MIKELANGELO was at the OpenStack Summit event, presenting the talk titled HPC, Unikernels and OpenStack, as part of the HPC Research track. The session focused on lessons learned while integrating HPC workloads with unikernels on top of OpenStack. This blog post is a summary of the presentation given by project’s coordinators, Daniel Vladušič and Gregor Berginc.
HPC workloads are traditionally executed in general purpose operating systems running directly on the host. To improve manageability and mostly flexibility of the infrastructure, sometimes container technology is used – typically in deployments called HPC-clouds. However, while containers offer density and rapid deployment, they lack in security. To this end, we use lightweight general purpose unikernel OSv. This approach provides bare minimum, yet fully virtualized and thus more secure execution environment.
Looking at the high-level diagram of MIKELANGELO project, the presentation was focused on the execution, application deployment in OSv and then on the integration with OpenStack.
To put OSv in context, we presented other unikernels – currently this field if lively, with many highly specialized, language specific unikernels emerging (e.g. MirageOS, HaLVM, Clive, etc.). OSv on the other hand is a general purpose unikernel – the only similar unikernel is Rumprun. As we need versatile, drop-in replacement for Linux, OSv is the best choice – it can run Java, C, C++, Ruby, Perl, Go and more. It is also standards’ compliant (POSIX, Linux, stdlib), offers KVM support, has demonstrated superior network performance, with numerous existing apps and community backing.
The advantages of the unikernel are its small image footprint, which results in network and energy efficiency. It also boots extremely fast, flattens execution and permission layers (single address space, single user), offers isolation and security and has small attack surface. However these properties come at a price. Single address space means running of a single process (no forking). Given the developer base is rather small (unikernels are still rather niche technology), there always exists a concern about the performance level – some functionalities are not developed on the scale as in the more widespread operating systems.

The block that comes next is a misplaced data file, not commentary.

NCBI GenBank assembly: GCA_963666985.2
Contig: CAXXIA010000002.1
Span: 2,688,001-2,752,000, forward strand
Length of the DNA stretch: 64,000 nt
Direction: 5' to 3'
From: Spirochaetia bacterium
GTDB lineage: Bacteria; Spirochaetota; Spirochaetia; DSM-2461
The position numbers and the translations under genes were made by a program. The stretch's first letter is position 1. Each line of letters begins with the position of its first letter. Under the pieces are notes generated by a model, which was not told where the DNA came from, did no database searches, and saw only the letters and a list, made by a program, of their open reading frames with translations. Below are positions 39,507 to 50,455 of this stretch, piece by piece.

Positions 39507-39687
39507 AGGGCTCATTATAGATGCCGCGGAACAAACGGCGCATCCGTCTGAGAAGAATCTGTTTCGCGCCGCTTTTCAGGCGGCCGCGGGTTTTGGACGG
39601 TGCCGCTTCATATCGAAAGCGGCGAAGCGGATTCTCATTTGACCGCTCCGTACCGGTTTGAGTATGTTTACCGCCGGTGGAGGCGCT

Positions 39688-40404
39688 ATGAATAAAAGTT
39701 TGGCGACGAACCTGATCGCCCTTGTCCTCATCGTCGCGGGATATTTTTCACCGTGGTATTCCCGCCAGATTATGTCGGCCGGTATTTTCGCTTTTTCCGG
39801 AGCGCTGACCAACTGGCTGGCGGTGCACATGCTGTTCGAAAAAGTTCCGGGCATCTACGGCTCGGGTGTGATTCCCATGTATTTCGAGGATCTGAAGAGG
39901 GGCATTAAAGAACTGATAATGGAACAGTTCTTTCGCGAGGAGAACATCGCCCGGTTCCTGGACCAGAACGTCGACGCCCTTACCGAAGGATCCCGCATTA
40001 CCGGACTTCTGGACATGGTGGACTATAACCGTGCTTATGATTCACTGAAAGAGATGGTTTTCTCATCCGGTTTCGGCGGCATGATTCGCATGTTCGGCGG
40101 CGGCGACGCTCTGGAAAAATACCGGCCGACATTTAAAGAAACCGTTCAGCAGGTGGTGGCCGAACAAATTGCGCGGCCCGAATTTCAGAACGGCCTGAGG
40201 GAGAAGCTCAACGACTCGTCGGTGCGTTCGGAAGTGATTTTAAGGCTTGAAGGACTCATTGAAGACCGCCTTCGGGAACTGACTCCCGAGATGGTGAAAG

Our experience with OSv confirms the general advantages as well as disadvantages. We had to work around the kernel, libraries and app forks, as only multi-threaded applications are allowed – we have extended the threading support in OSv (all accepted in OSv source). Typical HPC application requires MPI, for which an OSv-dependent extension has been implemented for Open MPI (processes replaced with threads and replaced remote access). On the more general level, we can observe that when running applications, some system calls and standard library functions were missing. Sometimes, stubbing them worked, but not always. Typical changes required to run an application under OSv are source code re-compilation, omission of unavailable concepts (e.g. fork) and then trial and error approach.
Once we are capable to run application in OSv, we should appropriately package it. To this end, we have several tools available – historically, we have Capstan, which has been heavily updated in the last year. It now offers package management (Initialisation, Collection, Composition, Execution and Run configurations), basic OpenStack integration (Image creation, Instance execution) and Package hub (package repository to allow composition of application from several smaller packages). On the other hand, as part of the larger effort in the unikernel area, we have contributed OpenStack Provider for UniK, allowing for Image & Instance management and Networking functionalities. Use of either of these two tools allows management of OSv applications under OpenStack. Strictly speaking, OSv is now supported from the Glance, Nova, Neutron, Heat and Horizon components.
Let us now turn to real-life applications tested and deployed. The first one is aerodynamics problem, which requires OpenFOAM and Open MPI. OpenFOAM was re-compiled with no changes to the source code, but with some small changes to the build system. We compiled it into shared objects with build dependencies andhad to provide a few new functions in OSv and stdlib. The result is OpenFOAM system, running unmodified commands, with several pre-built application packages already provided.
Another example is Fortran proprietary simulation code. We had to make just a few modifications in the source code, recompile it and it is able to run unmodified commands.
To conclude, the MIKELANGELO project covers a complete stack – from unikernel to OpenStack management of the said unikernel. Inside the unikernel, we can run much more than we could one year ago, also offering this efficient solution to the HPC providers.